Characterization of Matrix Metalloproteinases From Breast Cancer Cells
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Matrix metalloproteinases (MMPs) are enzymes in the extracellular matrix that are involved in a variety of functions including differentiation of cells, cell adhesion, and cell-to-cell interactions. A subclass of MMPs known as gelatinases (MMP-2 and -9) are associated with breast cancer metastasis due to their ability to degrade type-IV collagen, a constituent of basement membranes. Therefore, significant interest exists in developing therapeutic agents, which might prevent or decrease cancer metastasis. Breast cancer is the most prevalent invasive cancer in women worldwide. Genistein, a soy isoflavone has anti-breast cancer properties. This project seeks to measure the effect that genistein on the activity of the gelatinases MMP-2 and MMP-9. Here we describe our experiments to (i) establish assays for the gelatinases, (ii) detection of gelatinases in human breast cancer cells and (iii) analyze effects of genistein on gelatinase activity. Mammary carcinoma cells HTB-19 and HTB-20 are grown to log phase, harvested by trypsinization and whole cell extracts were prepared using well-established protocols. Activity of MMP-2 and MMP-9 is detected by gelatin zymography using 10% acrylamide gel electrophoresis followed by reactivation, incubation of the gel in presence of specific metal ions and coomassie blue staining. Presence of MMP-2 and MMP-9 in human breast cancer cells is confirmed by western blot analysis using specific antibodies against these proteins. Results obtained in these studies and their significance for growth of human mammary cancer cells will be discussed.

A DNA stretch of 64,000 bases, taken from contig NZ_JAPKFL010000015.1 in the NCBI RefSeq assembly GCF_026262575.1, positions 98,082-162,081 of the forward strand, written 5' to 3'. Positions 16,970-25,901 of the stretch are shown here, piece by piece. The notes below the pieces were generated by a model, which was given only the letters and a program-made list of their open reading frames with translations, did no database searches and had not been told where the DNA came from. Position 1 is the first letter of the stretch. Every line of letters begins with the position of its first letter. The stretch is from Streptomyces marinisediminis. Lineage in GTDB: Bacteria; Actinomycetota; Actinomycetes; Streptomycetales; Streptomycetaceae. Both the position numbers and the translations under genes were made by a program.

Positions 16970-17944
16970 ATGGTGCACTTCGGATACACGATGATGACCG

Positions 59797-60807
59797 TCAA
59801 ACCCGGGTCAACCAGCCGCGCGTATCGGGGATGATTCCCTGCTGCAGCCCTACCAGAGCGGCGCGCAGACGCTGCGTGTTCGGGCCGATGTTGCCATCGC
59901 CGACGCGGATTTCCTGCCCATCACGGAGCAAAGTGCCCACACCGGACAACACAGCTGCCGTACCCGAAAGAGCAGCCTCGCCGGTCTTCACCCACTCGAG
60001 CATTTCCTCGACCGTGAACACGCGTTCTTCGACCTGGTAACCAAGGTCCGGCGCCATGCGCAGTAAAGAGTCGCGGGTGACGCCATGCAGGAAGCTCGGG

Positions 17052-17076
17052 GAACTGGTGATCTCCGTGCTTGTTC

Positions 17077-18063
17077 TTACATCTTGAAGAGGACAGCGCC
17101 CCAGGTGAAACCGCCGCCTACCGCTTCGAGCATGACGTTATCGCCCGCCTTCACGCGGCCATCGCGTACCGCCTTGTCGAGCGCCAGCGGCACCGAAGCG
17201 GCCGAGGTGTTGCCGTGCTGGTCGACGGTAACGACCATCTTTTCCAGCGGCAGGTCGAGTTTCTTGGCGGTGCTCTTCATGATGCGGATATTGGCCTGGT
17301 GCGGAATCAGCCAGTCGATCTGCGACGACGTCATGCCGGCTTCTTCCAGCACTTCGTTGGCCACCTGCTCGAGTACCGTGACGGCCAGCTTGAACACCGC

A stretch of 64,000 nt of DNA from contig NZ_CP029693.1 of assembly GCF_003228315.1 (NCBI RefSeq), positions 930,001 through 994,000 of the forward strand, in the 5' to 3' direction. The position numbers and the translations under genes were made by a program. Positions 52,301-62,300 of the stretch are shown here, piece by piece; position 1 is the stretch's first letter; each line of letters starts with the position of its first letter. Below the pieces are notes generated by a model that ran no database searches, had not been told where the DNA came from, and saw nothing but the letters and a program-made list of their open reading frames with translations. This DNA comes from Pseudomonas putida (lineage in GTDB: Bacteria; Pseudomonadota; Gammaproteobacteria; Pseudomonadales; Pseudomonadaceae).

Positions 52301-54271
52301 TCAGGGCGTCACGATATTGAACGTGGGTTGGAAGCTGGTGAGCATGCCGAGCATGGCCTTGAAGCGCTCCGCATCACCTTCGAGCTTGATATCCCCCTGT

Pramod Mahajan (Mentor)